High blood pressure is a condition that affects millions of people at various points throughout their lives. The good news is that it is controllable through medication. Even better you can help keep it in line by taking some extra steps by adjusting your diet.
Your blood pressure can often increase alongside your weight. If you can take measures to control your diet and exercise, then it will help reduce high blood pressure. This means taking general steps to eat more healthily: avoid snacking between meals, reduce sugar intake, eat lots of protein, avoid excess carbs and processed foods, and other similar things. If you are unsure, then you can ask your doctor if he or she thinks your weight is contributing to your blood pressure. Remember that there is no one-size-fits-all solution here so consult an expert if you are unsure.
Eating a Healthy Diet
Weight loss, alongside healthy eating, can help control your blood pressure. The first step is to keep a food diary. If you can track how your diet is affecting your blood pressure, then you can identify which are problem foods. In general, though it is a good idea to try and boost your potassium intake as this can help control the effects sodium is having on you. The best sources of potassium are fruits and vegetables, both of which are key ingredients in maintaining a healthy lifestyle regardless.
The effects of sodium on your blood pressure can vary, but reducing your intake always helps. As a rough guide, you will want to limit your sodium intake to 2,300 mg per day, though this could be lower for you depending upon other factors. To avoid it, you should consider some of the following. Double check food labels, you would be surprised just how much sodium is added to things.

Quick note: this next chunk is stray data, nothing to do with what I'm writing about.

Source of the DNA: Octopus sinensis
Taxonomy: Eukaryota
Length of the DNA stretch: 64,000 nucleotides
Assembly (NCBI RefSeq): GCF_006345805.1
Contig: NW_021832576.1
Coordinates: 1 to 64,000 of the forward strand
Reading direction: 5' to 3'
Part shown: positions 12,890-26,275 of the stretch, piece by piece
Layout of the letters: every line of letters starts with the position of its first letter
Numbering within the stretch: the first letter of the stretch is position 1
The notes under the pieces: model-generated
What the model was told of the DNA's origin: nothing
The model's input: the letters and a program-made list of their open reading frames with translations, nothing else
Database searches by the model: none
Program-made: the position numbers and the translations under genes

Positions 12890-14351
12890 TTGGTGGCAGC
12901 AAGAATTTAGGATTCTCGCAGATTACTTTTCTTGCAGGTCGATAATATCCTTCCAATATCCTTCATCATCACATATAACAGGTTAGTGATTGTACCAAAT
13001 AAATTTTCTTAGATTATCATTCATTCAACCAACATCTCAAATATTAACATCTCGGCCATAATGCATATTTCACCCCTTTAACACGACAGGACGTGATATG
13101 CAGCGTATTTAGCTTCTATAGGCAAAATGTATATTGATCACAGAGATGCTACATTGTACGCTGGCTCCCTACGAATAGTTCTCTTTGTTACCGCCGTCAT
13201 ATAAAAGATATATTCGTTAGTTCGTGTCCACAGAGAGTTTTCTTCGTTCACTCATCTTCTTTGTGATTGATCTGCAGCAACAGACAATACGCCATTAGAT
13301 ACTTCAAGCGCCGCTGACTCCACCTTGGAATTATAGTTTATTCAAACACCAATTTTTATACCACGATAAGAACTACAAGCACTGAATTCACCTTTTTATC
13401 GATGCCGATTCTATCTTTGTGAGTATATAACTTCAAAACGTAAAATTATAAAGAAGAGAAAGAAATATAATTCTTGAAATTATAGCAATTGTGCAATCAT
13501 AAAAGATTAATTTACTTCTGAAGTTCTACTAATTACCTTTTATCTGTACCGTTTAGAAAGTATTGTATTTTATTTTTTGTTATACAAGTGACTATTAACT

Avoid processed foods; excess sodium does not just turn up naturally so if you are preparing meals with fresh ingredients then your sodium intake will naturally be lower. Do not add salt while cooking, this one is pretty obvious but most recipes do call for the addition of salt though removing it should not make a huge difference. If you are finding that everything suddenly tastes too bland, it is okay to increase your sodium to be close to what it was, then gradually decrease it. Your palette will acclimatise with time.
Limit your Alcohol Consumption
This is a bit of a strange one. In sufficiently small doses alcohol can decrease blood pressure. So having a glass of wine or two with a meal can help, but as with many things in life, an excess can cause problems. If you drink more then not only will you find an increase in your blood pressure, but it can limit the effectiveness of your medication.
Coffee, tea, sodas, energy drinks – they can all make us feel better and provide energy. However, they can also increase your blood pressure particularly if you are not used to them. Again the effects are not the same for everyone and people who tend towards a high caffeine intake may find that they can continue at their usual levels. The key is to avoid a sudden increase. If you are in doubt at all, talk to your doctor about what is best for you.